I also practice hooking into another computer using every system by every means available to me. My court has 15 judges, and each one has a different computer or laptop and needs a different hookup or setting. I learned from Sue Terry in our initial BRATS sessions here in Ohio how to look for and make the changes quickly. And when I attend a TRAIN session, I always practice hooking up my computer to someone else at the session.
Susan M. Horak, RDR, CRR
Columbus, Ohio


  1. Know your software. Stay up to date with your software. Take advantage of the tips and tricks that are already built-in features of your software. CAT vendors have done a lot to help reporters provide excellent realtime services.
  2. Be open to change. Realtime writing is a journey towards excellence. A plethora of realtime writing books and websites explore ideas on how to improve steno theory. You don’t have to embrace every single idea. You can pick and choose what you like and ignore what you don’t like. You’re the person in control of your steno machine — no one else!
  3. Build your dictionary with prefixes, suffixes, and root words. Input major cities, colors, flowers, trees, car models, common first and last names, etc. If you know it, put it in your steno dictionary, as Mark Kislingbury, RDR, CRR, says. CAT software has dictionary building features to make it easier than ever to build your dictionary.
  4. My final suggestion: A good starting point is review your common writing mistakes that you are fixing during the editing stage of transcript production. As an example, for over a decade, I kept fixing the word “and” (written APBD) during editing. I would misstroke “and” and the words abdomen, apprehend, April, an, ab, everything but “and” would be the ultimate translation. Obviously, a huge amount of time was involved in editing that simple three-letter word. Something had to change. A student told me she was being taught SKP- in school. I wasn’t immediately enthralled with the idea, but I pondered it for a while and it grew on me. My realtime writing improved tremendously once I made the SKP- change. Of course, my production time improved along the way.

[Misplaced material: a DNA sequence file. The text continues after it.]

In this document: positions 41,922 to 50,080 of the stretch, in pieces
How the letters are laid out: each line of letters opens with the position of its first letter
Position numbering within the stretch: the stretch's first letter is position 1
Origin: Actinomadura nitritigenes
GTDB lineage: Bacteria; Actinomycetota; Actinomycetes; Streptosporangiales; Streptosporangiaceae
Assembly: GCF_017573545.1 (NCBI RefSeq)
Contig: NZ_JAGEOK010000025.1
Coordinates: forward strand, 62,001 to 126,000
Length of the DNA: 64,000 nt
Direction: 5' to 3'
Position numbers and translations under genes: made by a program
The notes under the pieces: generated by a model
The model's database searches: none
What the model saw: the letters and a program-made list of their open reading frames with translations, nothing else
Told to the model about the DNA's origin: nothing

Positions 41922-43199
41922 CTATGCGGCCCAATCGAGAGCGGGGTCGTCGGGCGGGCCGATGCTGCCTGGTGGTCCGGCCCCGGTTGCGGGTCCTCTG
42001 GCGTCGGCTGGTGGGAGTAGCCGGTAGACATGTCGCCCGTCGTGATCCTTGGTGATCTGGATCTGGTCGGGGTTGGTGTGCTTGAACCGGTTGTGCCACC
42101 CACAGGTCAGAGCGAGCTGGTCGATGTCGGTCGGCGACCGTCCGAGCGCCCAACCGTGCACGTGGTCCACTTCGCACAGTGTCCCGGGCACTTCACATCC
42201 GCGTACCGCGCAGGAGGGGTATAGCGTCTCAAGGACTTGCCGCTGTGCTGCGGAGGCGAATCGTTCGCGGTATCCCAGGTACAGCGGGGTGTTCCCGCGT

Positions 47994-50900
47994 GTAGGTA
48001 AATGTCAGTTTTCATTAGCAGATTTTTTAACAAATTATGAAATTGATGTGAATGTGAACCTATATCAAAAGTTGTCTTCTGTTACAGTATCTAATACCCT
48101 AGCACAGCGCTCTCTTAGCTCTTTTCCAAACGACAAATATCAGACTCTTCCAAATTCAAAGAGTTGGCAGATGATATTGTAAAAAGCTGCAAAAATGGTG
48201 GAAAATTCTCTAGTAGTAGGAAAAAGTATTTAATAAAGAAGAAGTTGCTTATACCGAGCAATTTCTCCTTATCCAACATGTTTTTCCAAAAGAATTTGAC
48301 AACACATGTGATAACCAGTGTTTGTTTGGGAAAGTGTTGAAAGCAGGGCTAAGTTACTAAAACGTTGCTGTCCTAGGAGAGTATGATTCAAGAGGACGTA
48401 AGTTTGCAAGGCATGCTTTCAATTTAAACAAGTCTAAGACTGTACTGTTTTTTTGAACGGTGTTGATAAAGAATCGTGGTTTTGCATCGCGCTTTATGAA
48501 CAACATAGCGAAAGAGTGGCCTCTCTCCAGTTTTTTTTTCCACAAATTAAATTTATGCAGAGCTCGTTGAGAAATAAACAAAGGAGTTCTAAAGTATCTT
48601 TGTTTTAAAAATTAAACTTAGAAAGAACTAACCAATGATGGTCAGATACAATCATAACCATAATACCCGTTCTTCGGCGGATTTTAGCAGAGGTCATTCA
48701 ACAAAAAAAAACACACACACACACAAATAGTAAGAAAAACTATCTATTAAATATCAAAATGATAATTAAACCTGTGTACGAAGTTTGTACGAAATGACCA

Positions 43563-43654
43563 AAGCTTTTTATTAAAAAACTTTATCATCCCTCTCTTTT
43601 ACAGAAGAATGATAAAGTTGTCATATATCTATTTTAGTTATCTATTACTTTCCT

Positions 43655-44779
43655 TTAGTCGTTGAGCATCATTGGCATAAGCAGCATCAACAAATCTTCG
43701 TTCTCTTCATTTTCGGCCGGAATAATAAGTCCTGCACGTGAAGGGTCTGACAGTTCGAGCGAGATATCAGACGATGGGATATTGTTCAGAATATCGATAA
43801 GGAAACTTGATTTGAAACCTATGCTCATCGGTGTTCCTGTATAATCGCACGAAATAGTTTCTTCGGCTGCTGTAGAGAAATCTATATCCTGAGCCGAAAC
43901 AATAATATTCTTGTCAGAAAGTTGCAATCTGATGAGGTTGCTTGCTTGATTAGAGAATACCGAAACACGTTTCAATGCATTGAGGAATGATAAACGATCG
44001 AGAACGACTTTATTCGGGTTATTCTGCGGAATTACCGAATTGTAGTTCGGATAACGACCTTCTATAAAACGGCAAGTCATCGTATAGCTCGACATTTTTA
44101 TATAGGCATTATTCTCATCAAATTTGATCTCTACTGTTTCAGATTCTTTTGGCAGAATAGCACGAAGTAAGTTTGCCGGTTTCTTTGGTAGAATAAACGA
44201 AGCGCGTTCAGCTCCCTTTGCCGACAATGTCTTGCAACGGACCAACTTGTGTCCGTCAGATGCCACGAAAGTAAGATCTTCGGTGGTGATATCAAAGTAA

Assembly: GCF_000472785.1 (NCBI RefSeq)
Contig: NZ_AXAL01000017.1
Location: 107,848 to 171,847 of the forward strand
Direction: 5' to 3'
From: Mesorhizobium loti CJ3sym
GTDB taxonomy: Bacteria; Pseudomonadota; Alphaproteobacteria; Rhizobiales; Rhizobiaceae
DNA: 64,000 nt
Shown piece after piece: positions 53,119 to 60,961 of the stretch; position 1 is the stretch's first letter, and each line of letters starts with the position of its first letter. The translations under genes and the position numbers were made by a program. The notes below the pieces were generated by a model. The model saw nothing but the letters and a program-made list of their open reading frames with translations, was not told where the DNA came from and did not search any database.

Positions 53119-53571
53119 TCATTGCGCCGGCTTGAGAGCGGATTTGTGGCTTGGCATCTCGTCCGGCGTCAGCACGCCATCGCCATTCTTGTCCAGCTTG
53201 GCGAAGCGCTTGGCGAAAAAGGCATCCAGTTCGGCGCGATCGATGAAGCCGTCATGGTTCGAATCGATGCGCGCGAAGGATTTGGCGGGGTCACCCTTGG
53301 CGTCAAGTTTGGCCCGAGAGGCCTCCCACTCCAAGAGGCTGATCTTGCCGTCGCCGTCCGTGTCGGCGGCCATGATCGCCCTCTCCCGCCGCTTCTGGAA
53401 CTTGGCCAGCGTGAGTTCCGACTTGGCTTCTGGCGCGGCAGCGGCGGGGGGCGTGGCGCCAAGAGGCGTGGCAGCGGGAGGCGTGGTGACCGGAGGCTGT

Allison A. Kimmel, RDR, CRR, CBC, CCP
Marysville, Ohio


  1. A great tip I got was to pay attention to the phrases your judge says all the time and then brief it for a clear realtime session. For example, in pleas and sentencings, the judge might say “knowing, intelligent, and voluntary,” so use NOIF or something like it.
  2. Know your software. Take a refresher course or call your support to help with your realtime translations.

Marie Fresch, RMR
Norwalk, Ohio

I realtime for myself, and the best advice I can give is that it is so helpful to see how you are writing while on a job. It gives you the opportunity to clean up your work right on the spot.
Christina N. Blair
Yonkers, N.Y.

Since getting involved in TRAIN, our reporters are more confident and emboldened with the knowledge that they do not have to write everything perfectly. We now have more reporters that are able and willing to supply our bench with realtime feed. They realize, too, the importance of keeping ourselves marketable. Currently, we have 17 judges who receive realtime either on a daily basis or when they have a trial and want the added benefit of the realtime feed. Twenty-one of our 55 reporters on staff are capable of providing realtime. This is a significant jump from two years ago and even a year ago. I expect this number to continue to grow as I continue to pose the question, “Are you ready to realtime?”

Our latest project that we are undertaking with our IT department is to provide realtime feed to judges’ iPads. Now that’s exciting!
Denise Sanders Pellerito, RPR
Court Reporting Department Manager

Here is one thought and it’s not all that positive: As a profession, we are only as strong as our weakest link. If you aren’t doing realtime and you are not willing to take the next step in order to be a realtime reporter soon, you are holding the profession back. Bottom line, it is no longer an option for a profession serving the public in this day and age, with the large population of hearing-impaired and Americans with Disabilities Act requirements, etc., to not be the best when it comes to preserving the record. We are the only method that can do this instantaneously. If you aren’t with us, you are against us. Commit, put your goals in writing, and be the professional you are trained to be!